Object to 'pay-up first' avoidance rule – Sample Letter

As I’ve explained to readers of ContractorUK today, we believe it is vitally important that every person affected by Section 58(4) of The Finance Act 2008 write to the official responsible for collating the responses to the consultation – ‘Tackling Marketed Tax Avoidance,’ says Alistair Cliff Renshaw, chairman of No To Retro Tax.

We have therefore prepared a template letter, below, which we would ask you to amend in your own words and writing style, and then submit to HM Revenue & Customs by sending it to [email protected] before Friday 24th February.

Sample letter for contractors to send to Slavica Owen at HMRC


Dear Ms Owen,

I am writing in response to your consultation document, ‘Tackling marketed tax avoidance’, published on 24th January 2014. I would like to register my opposition to the proposals contained in the document as I believe that the course of action proposed by the Government undermines the fundamental principle that individuals should be considered innocent until proven guilty. I also believe that the proposed measures have the potential to create real hardship and injustice in cases where the courts rule against HMRC and in favour of the taxpayer, and that they are likely to be incompatible with human rights legislation.

In particular, I wish to register my strongest possible objection to the proposal that HMRC be given the power to issue a payment notice if there is an open enquiry or appeal on a DOTAS registered tax planning arrangement before the case has been heard in court. I also strongly object to the suggestion that this power should be granted retrospectively and apply to open disputes and appeals going as far back as 2004.

In objecting the proposals set out in the consultation document, I would like to make the following points:

  • The proposals for accelerated payments undermine the fundamental principle that everyone has the right to be presumed to be complying with the law unless proven otherwise. Demanding payment up front and giving HMRC the power to demand that a disputed tax balance is paid prior to examination by the courts shifts the burden of proof fundamentally from the accuser to the accused and creates a presumption of guilt rather than a presumption of innocence. As a result, the consultation proposals could be open to challenge in the courts under human rights legislation.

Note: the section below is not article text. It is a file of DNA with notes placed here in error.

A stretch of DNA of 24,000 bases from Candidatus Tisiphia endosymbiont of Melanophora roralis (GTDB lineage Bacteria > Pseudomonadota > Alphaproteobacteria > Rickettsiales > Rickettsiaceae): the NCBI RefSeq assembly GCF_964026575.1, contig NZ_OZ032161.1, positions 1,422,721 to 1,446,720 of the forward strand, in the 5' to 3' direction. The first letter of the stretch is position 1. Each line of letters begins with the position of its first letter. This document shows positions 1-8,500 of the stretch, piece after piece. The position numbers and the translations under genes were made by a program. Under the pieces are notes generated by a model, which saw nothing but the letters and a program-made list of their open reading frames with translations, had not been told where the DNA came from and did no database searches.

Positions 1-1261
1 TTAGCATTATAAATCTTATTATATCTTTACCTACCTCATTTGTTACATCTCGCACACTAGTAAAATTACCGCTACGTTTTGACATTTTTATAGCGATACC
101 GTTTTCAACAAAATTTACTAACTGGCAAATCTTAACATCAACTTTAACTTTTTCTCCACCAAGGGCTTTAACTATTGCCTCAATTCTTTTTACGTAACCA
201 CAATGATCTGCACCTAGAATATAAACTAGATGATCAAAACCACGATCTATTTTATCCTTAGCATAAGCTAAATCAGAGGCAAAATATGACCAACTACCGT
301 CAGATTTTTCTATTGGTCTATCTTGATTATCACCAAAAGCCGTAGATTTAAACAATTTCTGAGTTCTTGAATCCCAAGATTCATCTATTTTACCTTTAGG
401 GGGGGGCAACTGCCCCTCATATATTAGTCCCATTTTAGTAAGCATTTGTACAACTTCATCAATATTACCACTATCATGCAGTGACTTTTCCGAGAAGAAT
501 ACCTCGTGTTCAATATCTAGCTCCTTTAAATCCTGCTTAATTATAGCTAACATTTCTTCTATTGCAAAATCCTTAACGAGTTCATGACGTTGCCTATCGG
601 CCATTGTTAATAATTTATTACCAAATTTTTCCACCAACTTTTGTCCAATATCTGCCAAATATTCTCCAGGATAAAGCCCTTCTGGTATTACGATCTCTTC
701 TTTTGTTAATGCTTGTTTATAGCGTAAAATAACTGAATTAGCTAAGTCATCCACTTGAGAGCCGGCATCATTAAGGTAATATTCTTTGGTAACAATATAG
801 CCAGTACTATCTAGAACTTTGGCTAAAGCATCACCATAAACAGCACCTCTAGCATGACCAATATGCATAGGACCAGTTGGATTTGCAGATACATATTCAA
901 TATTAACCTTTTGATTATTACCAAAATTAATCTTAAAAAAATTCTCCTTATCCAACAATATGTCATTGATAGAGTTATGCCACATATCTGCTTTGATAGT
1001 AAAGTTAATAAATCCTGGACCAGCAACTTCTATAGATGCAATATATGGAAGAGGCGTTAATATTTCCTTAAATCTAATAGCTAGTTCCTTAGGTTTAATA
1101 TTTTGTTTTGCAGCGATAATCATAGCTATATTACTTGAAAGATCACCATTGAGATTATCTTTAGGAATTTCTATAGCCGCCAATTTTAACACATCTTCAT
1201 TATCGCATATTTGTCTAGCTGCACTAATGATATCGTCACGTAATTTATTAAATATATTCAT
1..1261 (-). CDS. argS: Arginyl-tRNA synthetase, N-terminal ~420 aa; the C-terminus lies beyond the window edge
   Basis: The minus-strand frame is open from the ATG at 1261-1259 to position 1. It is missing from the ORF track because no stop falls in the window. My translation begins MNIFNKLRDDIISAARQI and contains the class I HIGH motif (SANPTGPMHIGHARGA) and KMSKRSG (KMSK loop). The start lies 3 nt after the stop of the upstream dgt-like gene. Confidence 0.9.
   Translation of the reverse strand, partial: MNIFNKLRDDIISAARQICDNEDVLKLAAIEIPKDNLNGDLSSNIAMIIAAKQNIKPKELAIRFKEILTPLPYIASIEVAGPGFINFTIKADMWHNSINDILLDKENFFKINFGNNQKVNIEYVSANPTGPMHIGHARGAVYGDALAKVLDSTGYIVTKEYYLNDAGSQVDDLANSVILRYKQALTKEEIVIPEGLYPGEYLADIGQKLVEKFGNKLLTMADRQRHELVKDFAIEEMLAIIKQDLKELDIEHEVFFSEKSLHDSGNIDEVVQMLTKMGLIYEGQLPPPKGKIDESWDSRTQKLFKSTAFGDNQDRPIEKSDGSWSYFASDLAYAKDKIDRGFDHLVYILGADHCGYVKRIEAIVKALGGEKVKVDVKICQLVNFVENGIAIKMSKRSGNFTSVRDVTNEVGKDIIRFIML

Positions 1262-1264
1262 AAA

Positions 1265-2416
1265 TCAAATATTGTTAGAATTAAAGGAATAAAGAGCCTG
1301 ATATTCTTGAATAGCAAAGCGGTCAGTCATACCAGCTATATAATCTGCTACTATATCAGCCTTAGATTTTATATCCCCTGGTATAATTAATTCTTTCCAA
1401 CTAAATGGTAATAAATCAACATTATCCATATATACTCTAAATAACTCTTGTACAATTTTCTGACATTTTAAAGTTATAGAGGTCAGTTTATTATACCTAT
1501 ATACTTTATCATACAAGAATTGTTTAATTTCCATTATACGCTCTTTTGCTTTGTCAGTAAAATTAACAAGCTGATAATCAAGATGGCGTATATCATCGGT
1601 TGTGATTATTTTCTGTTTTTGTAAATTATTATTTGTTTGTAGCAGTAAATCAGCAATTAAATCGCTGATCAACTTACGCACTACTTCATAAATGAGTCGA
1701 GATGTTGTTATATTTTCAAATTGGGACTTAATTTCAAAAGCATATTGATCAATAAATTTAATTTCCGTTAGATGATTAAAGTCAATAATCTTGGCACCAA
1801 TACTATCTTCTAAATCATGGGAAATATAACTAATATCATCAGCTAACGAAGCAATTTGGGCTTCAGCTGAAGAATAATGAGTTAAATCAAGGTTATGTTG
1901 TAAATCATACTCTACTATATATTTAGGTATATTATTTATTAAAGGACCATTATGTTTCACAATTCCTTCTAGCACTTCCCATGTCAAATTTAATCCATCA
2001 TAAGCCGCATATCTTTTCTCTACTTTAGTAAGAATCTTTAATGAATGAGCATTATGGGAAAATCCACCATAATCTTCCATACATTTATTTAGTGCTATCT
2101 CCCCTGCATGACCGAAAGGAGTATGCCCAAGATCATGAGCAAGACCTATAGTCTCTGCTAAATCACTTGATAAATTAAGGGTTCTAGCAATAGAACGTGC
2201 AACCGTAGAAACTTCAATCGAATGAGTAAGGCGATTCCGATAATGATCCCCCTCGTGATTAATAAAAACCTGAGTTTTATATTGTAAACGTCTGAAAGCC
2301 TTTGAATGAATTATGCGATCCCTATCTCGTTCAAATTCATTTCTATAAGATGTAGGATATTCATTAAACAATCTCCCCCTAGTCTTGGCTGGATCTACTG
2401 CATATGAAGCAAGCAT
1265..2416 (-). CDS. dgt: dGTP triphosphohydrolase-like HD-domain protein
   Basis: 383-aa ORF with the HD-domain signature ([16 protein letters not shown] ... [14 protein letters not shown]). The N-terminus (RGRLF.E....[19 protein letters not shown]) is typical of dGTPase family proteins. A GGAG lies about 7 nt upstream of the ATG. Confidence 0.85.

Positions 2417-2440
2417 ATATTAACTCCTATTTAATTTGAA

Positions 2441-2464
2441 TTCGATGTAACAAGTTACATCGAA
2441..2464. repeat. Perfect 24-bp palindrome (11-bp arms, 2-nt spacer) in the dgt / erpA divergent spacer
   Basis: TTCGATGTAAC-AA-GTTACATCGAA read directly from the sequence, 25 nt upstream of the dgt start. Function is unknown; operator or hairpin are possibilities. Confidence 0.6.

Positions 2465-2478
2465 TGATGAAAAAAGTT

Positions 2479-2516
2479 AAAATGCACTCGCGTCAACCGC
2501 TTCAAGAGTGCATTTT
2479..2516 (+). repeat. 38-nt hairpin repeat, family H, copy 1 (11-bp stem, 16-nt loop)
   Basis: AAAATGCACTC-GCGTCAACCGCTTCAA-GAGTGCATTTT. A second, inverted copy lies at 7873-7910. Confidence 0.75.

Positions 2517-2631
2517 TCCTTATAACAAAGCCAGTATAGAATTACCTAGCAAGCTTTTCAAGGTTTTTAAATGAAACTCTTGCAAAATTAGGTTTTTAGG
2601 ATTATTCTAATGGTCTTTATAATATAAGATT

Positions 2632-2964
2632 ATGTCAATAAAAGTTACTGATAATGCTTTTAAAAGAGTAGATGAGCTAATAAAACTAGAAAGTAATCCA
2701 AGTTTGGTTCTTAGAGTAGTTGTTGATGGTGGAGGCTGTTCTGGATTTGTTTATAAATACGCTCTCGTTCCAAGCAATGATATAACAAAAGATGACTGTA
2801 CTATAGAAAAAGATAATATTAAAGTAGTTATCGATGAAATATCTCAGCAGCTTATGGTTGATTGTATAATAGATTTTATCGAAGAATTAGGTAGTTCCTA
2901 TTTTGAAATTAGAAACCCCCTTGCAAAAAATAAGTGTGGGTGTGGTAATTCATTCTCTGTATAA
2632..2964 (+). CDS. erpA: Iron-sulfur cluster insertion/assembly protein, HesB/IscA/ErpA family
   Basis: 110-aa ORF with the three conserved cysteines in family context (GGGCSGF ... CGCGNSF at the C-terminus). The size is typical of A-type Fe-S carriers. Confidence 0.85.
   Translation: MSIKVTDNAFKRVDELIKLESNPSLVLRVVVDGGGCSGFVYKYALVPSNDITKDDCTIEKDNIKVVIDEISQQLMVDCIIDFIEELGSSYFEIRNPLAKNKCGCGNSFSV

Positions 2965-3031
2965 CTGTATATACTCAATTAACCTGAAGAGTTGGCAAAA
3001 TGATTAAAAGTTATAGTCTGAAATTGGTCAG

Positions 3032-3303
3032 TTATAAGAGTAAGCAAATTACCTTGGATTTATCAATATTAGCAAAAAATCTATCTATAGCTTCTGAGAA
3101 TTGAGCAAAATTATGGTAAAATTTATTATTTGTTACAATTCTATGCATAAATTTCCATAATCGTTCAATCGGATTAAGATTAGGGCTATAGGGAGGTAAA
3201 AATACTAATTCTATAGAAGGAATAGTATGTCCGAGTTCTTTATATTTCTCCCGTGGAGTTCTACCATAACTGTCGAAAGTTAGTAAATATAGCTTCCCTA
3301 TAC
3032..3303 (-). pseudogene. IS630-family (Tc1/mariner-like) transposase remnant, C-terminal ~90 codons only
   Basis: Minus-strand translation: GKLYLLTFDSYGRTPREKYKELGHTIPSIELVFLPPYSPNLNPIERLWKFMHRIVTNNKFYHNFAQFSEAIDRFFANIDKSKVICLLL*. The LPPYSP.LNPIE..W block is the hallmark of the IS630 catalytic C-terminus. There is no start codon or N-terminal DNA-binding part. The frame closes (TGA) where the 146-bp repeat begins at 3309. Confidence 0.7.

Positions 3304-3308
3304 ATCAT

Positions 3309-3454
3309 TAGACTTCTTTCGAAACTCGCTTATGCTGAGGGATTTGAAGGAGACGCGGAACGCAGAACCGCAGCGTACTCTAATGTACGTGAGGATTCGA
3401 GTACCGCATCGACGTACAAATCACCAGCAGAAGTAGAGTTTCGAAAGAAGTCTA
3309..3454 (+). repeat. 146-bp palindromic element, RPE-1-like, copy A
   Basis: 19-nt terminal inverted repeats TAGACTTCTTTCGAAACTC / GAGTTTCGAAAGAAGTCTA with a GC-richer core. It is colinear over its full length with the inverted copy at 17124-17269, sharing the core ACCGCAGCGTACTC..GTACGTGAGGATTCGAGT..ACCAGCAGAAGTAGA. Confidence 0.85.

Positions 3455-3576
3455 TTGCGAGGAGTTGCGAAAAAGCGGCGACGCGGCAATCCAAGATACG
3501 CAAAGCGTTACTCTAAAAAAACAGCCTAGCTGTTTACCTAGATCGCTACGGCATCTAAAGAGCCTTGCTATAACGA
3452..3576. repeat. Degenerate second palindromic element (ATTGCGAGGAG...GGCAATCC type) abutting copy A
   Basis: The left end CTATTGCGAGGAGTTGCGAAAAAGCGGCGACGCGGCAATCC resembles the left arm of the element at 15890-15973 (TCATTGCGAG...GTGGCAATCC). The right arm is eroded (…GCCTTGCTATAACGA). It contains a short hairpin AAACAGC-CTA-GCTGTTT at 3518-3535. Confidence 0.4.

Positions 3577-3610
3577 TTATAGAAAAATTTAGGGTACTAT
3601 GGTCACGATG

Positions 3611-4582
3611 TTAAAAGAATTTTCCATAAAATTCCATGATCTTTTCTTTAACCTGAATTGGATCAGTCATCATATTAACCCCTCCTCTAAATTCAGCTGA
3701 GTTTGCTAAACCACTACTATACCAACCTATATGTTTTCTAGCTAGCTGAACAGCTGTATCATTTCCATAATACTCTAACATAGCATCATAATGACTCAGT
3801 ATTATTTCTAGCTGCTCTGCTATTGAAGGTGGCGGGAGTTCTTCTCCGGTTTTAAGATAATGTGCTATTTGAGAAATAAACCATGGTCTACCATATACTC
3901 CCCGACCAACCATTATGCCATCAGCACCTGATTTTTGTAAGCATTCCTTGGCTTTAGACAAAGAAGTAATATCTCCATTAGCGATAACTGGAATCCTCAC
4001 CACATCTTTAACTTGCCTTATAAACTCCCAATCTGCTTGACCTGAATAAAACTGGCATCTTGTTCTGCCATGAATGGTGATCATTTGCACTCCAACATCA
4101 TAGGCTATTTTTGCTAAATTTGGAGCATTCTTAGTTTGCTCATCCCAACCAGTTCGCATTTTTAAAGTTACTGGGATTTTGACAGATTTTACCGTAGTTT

• The proposal to give HMRC the power to issue follower notices to users of arrangements they interpret to be similar arrangements to those already decided in the tax courts also has deeply troubling implications for the rule of law. While some cases where HMRC might wish to issue follower notices may be similar to cases already decided at tribunal, there may be significant differences in the tax arrangements that could have led to a different outcome in a different case. The proposed changes give HMRC too much arbitrary power to determine the efficacy of a user’s tax arrangements and to interpret legislation in a way that suits their own interests. Interpreting the law is the job of the courts, not HMRC.
  • I disagree with the proposed method for establishing the payment amount, since this is too arbitrary and gives individuals no right or ability to appeal or challenge HMRC’s calculations. HMRC may believe they have a reasonable estimate of a person’s tax liability, but until their arrangements have been examined by the courts there is the real likelihood that HMRC may have an entirely inaccurate picture of the efficacy of an individual’s tax arrangements and if payment is demanded upfront this could lead to severe financial hardship. The scope for objections should therefore be widened from “erring in process” to encompass the ability to object to the amount due. There should also be scope for spread payments, given that the amount HMRC may ask for could be more than an individual is able to pay at the time.